Free lunch to help those facing a difficult month ahead
PUBLISHED: 17:07 01 January 2020 | UPDATED: 17:07 01 January 2020
A foodbank hosted a free New Year’s Day lunch for families who will struggle this January after the expense of Christmas.
A foodbank hosted a free New Year's Day lunch for families who will struggle this January after the expense of Christmas.
Angela Gregg and Neil Bevis, organisers of the Hadleigh Foodbank, were so moved by the heartbreaking stories they heard as they distributed Christmas food parcels that they wanted to go one step further to help those in need as the new year dawned.
They decided to offer a lunch for families who would be facing a long and difficult month ahead after the added expenditure of Christmas, combined with school holidays.
They opened up the lunch to the wider community to show that the town is united.
Advertising the lunch on Facebook, they said: "The New Year's Day lunch idea is to give families in need a social occasion mixing with other residents of Hadleigh without feeling awkward."
Mrs Gregg said last night: "We had about 25 people join us, some of those were people we help with food parcels but not everyone was there for that reason.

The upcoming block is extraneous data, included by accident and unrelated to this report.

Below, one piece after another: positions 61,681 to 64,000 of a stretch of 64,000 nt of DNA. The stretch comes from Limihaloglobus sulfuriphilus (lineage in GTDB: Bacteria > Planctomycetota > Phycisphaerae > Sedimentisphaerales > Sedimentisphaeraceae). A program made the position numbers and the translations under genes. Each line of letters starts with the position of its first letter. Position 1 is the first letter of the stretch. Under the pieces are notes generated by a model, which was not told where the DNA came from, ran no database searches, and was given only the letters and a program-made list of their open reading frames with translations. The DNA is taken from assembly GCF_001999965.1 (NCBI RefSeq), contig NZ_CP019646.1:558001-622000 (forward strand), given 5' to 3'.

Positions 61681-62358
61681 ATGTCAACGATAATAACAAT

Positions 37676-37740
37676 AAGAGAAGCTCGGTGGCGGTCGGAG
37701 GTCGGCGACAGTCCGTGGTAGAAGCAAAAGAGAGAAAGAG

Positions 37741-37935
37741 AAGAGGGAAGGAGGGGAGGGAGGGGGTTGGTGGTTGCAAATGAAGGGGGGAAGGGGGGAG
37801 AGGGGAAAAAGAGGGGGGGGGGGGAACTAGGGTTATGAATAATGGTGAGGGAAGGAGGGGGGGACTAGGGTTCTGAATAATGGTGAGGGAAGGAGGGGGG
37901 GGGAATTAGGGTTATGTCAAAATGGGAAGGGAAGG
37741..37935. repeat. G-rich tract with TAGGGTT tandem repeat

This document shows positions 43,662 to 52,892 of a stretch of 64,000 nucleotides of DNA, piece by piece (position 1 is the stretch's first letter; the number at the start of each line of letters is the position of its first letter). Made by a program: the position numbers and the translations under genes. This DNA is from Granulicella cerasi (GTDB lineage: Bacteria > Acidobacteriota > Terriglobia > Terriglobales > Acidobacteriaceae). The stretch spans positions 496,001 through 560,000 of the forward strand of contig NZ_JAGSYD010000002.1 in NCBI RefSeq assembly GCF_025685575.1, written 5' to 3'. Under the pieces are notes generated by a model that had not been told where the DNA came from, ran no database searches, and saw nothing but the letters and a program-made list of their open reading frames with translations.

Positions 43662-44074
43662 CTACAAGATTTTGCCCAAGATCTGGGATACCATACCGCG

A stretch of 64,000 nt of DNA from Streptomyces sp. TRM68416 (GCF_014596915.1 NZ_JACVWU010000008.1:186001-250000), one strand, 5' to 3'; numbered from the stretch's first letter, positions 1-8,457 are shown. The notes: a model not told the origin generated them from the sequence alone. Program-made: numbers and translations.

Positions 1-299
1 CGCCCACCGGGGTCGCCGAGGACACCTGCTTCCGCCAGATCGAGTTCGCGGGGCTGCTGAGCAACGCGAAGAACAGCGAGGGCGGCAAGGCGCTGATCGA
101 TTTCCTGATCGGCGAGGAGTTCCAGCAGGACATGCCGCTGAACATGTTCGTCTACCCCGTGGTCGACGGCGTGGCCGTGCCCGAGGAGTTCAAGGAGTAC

"We wanted to give people a good start to the New Year."
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The volunteers served up chilli, turkey curry, macaroni cheese and bombay potatoes amongst a selection of other hearty, warming meals.
Mrs Gregg added: "A family who we have supported in the past volunteered to help us serve, they said it would allow them to celebrate the new year and feel included."
On Christmas Eve the foodbank team delivered parcels to 18 families across Hadleigh, ensuring they had enough food to last them over the Christmas period.
"We invited them to pick up extra parcels today too," said Mrs Gregg.
Thanks to the generosity of the supermarkets in Hadleigh, the team were able to serve up the nutritious meal without dipping into their stores.
The Co-op donated food vouchers, while Morrisons provided groceries and Hadleigh Cricket Club offered up their club house free of charge.
The need to protect supplies is particularly important at this time of year when donations traditionally drop off but demand remains high.
"January is a very busy month," explained Mrs Gregg. "People have stretched themselves to do Christmas and money is low, they won't be paid for weeks and resources are spent."
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